Plastic-free packaging

Oct 28 2019 0 Comments Tags: plastic

Everyday I make an effort to avoid single-use plastic in my life. I have a reusable drink bottle, a glass tea/coffee cup, a metal straw and numerous cloth shopping bags (see more about my plastic free ways here). When it come to packaging soap, I also wanted to avoid plastic, so my soap has a small paper wrapper with ingredients and my contact information.

My only problem was how to post the soap orders without plastic. Until recently, the most convenient option that allowed me to automatically calculate postage costs, was the prepaid Australia Post satchels. These are made of plastic, and I wasn't happy about using them, but it was also important to me that postage was cheap and easy for my customers.

At the end of September 2019, Australia Post changed how they calculate postage, and finally I was able to use my own packaging. I have sourced a biodegradable bag to use instead of the plastic satchels. The bags are certified as home compostable. 

If the bag reaches you in good condition you can reuse it a few times. Then you can chop it up and put it in your home compost, worm farm, bokoshi bin or council green-waste collection. If you don't have access to any of these, you can dig a hole and bury it just under the surface of the soil or in a pot plant. I took the bag that my delivery of bags were packed in, and chopped it up for my worm farm.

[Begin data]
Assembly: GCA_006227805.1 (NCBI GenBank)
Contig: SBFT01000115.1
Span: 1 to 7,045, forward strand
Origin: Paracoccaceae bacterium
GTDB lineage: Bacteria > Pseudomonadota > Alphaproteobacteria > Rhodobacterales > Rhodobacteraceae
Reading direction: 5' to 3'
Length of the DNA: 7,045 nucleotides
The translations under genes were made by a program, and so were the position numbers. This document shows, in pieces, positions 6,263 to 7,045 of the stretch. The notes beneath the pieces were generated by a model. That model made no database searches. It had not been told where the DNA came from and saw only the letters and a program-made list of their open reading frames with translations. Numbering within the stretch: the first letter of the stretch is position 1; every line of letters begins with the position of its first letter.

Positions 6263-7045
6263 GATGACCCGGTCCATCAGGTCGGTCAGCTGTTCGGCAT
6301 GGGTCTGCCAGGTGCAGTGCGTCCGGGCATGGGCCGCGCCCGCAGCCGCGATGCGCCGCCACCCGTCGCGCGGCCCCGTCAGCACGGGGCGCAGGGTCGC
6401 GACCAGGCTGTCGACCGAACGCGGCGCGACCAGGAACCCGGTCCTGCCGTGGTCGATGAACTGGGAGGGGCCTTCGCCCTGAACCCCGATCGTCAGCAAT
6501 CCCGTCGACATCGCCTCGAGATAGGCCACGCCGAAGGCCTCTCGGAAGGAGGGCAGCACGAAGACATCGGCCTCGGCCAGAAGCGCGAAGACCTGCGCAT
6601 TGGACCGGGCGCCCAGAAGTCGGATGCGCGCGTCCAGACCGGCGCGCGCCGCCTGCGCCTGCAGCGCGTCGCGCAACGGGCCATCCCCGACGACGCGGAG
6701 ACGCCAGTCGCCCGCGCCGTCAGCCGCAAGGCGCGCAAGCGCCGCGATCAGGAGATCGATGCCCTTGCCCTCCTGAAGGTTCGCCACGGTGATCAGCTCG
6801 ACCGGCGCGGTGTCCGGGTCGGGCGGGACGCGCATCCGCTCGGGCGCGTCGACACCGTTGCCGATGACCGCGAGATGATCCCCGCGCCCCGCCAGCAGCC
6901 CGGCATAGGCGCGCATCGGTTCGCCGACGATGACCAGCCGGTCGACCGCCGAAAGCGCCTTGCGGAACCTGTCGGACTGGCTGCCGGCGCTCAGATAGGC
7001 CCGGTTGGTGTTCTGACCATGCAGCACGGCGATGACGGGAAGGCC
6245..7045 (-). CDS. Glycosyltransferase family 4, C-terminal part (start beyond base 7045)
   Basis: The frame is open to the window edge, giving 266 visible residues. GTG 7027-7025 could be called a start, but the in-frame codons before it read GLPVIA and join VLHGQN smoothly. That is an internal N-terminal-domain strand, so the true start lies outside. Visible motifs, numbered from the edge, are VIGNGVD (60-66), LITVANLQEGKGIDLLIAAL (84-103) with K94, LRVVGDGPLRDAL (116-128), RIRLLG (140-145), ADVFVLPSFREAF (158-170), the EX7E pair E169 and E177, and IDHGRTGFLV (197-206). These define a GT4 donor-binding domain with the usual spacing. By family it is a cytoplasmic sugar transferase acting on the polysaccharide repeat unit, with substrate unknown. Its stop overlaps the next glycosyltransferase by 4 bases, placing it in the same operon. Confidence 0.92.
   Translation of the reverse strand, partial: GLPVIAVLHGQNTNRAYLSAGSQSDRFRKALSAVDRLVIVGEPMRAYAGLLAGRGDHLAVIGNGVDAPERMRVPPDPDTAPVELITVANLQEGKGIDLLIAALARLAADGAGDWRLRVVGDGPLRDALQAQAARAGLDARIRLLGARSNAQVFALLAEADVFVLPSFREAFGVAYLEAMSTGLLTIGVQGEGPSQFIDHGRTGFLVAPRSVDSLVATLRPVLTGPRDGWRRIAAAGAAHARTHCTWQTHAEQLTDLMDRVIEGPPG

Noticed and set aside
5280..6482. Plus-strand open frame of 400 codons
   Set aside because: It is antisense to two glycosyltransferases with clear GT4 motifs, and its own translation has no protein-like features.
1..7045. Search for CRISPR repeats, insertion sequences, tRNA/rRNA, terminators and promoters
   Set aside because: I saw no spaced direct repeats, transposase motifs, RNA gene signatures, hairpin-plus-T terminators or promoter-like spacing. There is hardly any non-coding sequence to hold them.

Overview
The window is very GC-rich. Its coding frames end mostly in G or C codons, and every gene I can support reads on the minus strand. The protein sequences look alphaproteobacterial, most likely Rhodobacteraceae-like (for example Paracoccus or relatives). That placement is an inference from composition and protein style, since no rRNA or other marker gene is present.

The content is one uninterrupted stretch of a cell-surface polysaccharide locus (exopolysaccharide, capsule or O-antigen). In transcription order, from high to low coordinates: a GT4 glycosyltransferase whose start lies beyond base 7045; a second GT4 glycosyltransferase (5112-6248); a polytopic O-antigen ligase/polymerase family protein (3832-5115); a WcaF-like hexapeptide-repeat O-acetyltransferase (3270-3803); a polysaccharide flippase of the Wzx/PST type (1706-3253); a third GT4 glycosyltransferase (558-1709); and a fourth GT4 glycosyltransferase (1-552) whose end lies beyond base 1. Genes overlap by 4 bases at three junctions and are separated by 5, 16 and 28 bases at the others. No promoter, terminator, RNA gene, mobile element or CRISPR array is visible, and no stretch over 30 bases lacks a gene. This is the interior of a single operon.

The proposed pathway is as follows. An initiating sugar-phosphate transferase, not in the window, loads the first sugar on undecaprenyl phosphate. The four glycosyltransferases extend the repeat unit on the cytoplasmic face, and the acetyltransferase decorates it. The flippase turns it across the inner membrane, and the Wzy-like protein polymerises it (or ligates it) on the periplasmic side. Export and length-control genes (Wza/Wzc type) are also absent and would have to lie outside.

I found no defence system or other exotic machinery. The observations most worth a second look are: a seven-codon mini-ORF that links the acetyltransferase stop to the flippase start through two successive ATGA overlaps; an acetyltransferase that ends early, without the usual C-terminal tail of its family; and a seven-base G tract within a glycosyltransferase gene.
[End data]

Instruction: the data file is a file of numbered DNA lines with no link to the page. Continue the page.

The bags should degrade in a few months as they are made from corn starch. I am very excited to see how this goes in my worm farm.

With the new system I am also printing address lables and sticking them to the bags with biodegradable sticky tape, so it should all be able to compost. The other packing materials I use include recycled paper bags and re-used biodegradable packing peanuts. For larger orders, I have brown cardboard boxes that fit inside the satchels. 

I never use bubble-wrap or plastic/styrofoam packing and I am always so disappointed when I open a parcel that I have ordered and find this type of packaging. I will also be re-using post bags that I receive (so not every order will be in a biodegradable bag). And I am using up the last of my prepaid satchels. 

Overall, I am incredibly grateful to have a post shop at our local service station at Kumbia. They handle most of my post and are always very helpful.

Have you tried to source biodegradable packaging? What solutions have you found?

 


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